I do not remember Thursday. It was a day and I was present, I am sure. That's how time works. But I do not remember it at all.
Friday, I made an eyepatch out of sticky notes and explained my situation to my coworker. I was able to fulfill my duties, one eye down, as only one field of view remained, but with zero depth perception. At noon, I went to a pharmacy to get an eyepatch proper; they had none, so I improvised with gauze and bandage roll. Infuriatingly, I had three competing fields of view for the rest of the day, despite looking like the Hot Topic take on Apollo Justice.
I spent the night seeking a medical answer. Canada still does not have paid sick days; I would have sought medical advice sooner if I had been able to afford it.
A doctor with a South African accent assured me that I probably did not have a stroke; strokes tend to take out more than just the visual editor center of the brain. A nursing student I cornered told me it was a TIA: a transient ischemic attack, a temporary restriction of blood flow caused by plaque that disrupted my brain for the briefest of moments, not doing permanent damage, but whose effects can last weeks. These usually come before a stroke and most of the time TIAs happen unnoticed. I was told that the effects should subside soon.
These effects lasted an entire week. I woke up on Tuesday of this week to find I suddenly had one field of view. The effects were over. I survived. Not everybody is so lucky.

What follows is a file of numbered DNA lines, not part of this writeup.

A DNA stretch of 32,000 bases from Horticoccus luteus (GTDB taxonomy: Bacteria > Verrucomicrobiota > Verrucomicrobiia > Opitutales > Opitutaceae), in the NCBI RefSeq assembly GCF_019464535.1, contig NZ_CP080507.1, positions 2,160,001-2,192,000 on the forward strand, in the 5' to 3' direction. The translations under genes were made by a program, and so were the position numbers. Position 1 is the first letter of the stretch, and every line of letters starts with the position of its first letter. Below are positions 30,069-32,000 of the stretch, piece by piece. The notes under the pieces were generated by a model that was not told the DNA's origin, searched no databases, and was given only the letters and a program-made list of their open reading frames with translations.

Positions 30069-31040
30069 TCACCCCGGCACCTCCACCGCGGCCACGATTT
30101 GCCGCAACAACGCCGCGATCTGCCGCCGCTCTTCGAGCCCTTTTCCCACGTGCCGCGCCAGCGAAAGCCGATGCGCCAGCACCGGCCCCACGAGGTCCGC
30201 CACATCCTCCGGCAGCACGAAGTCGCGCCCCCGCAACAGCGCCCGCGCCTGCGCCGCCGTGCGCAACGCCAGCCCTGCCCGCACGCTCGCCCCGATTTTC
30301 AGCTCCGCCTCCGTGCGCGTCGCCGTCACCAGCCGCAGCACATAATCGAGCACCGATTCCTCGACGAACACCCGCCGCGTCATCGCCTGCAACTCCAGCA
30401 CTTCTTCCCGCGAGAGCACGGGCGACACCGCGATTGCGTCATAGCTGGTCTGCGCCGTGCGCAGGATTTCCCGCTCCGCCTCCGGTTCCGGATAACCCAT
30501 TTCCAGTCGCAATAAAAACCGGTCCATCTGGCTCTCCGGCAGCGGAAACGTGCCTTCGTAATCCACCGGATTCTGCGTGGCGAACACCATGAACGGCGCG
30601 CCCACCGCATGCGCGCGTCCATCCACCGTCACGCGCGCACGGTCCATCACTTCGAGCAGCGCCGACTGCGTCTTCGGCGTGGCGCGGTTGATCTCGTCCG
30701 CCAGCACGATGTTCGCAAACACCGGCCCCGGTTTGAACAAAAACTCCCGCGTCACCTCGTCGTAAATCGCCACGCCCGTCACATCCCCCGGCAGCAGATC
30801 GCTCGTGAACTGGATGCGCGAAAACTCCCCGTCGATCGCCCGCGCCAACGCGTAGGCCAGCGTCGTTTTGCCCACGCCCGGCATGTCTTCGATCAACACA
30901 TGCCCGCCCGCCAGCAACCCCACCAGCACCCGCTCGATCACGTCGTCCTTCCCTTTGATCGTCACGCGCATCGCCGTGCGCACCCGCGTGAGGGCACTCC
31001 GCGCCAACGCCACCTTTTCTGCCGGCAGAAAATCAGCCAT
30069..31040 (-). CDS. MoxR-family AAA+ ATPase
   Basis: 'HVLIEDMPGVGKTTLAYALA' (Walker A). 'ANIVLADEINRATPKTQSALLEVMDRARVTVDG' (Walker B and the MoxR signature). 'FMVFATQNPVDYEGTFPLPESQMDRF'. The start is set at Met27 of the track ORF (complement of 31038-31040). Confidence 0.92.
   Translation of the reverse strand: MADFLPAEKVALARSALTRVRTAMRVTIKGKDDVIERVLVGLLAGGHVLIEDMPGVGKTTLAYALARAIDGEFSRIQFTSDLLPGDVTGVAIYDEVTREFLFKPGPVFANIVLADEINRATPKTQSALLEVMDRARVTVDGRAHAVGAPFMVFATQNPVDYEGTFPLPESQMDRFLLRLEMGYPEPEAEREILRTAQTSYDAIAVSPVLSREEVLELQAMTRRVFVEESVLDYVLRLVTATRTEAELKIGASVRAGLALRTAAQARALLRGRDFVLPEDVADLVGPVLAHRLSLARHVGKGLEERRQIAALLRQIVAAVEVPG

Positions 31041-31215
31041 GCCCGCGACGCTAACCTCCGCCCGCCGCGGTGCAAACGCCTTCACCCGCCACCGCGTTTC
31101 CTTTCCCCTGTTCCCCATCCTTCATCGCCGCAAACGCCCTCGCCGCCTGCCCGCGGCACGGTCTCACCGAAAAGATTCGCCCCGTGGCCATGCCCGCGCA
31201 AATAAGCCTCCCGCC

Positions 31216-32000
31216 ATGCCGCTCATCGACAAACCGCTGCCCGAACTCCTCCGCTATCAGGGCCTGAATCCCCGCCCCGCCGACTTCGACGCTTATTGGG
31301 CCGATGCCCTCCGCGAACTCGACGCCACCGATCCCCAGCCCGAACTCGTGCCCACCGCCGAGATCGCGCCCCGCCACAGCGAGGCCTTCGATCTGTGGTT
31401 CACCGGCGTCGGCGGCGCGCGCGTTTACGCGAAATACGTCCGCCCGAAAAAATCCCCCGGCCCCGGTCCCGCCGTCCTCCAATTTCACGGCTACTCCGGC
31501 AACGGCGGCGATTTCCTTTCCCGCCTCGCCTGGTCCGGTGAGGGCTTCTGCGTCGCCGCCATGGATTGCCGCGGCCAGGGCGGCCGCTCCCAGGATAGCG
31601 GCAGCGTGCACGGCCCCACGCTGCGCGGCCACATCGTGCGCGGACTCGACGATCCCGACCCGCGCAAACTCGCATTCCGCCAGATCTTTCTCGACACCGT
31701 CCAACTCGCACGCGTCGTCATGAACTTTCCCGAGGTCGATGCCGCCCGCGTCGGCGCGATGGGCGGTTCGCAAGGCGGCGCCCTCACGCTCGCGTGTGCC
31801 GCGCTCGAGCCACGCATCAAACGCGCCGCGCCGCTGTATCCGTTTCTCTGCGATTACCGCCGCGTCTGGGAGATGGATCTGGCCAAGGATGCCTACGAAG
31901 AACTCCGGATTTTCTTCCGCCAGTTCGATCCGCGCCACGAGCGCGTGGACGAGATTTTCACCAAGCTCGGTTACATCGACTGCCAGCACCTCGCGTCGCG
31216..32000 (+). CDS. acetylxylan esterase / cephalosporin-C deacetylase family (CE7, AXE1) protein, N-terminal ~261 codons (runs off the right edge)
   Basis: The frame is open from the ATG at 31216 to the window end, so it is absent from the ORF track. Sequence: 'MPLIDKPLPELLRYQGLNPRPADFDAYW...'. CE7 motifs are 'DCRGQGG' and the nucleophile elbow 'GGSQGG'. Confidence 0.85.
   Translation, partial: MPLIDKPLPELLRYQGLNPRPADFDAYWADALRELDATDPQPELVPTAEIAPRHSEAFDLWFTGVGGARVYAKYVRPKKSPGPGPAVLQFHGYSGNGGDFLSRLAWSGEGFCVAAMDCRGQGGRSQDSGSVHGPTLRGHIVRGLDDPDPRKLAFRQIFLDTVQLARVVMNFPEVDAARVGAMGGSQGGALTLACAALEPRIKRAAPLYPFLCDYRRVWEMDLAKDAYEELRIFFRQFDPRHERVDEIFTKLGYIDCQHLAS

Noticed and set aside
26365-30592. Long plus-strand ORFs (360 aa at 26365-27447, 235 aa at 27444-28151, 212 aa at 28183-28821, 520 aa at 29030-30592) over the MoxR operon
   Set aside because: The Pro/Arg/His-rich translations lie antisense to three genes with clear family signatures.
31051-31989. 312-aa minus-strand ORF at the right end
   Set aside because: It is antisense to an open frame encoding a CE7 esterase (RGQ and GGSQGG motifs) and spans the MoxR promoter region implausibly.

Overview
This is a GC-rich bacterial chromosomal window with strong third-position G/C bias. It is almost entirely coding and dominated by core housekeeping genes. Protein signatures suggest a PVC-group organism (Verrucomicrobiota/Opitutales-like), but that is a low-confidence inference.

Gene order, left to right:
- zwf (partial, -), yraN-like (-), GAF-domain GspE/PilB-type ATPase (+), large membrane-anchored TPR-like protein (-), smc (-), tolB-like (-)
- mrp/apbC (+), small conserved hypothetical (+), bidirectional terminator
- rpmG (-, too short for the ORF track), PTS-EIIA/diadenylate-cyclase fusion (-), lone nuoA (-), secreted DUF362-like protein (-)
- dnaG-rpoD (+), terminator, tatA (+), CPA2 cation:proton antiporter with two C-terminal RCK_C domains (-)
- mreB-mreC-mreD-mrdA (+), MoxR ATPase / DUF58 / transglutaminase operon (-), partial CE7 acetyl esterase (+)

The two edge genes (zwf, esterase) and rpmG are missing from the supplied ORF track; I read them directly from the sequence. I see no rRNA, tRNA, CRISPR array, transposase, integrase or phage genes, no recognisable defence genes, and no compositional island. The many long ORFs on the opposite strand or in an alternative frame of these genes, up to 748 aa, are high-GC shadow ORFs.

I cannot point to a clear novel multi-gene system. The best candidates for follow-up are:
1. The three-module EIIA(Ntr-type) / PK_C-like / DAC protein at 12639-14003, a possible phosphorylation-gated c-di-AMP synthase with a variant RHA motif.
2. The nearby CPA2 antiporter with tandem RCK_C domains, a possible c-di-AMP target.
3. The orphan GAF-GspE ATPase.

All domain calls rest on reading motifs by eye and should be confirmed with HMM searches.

The link between Cannabis and strokes is documented but not fully explored as of yet; it is theorized that the elevated heart rate associated with THC-induced paranoia can push a borderline risk factor into happening.
At 25, a stroke does not have to be my destiny; with careful risk management, daily blood thinners, and a drastic reduction in body mass, I can avoid a reoccurance.
Despite everything, I find myself quite attached to life. But giving up greasy burgers feels like giving up a core part of myself. Here, then, is the duality of man: torn between eating a food that will probably kill him, and living a long and productive life without a delicious food or the essay to show for it.
A real heck of a birthday present, this conundrum: Cannabis broke my brain; losing burgers could break my heart.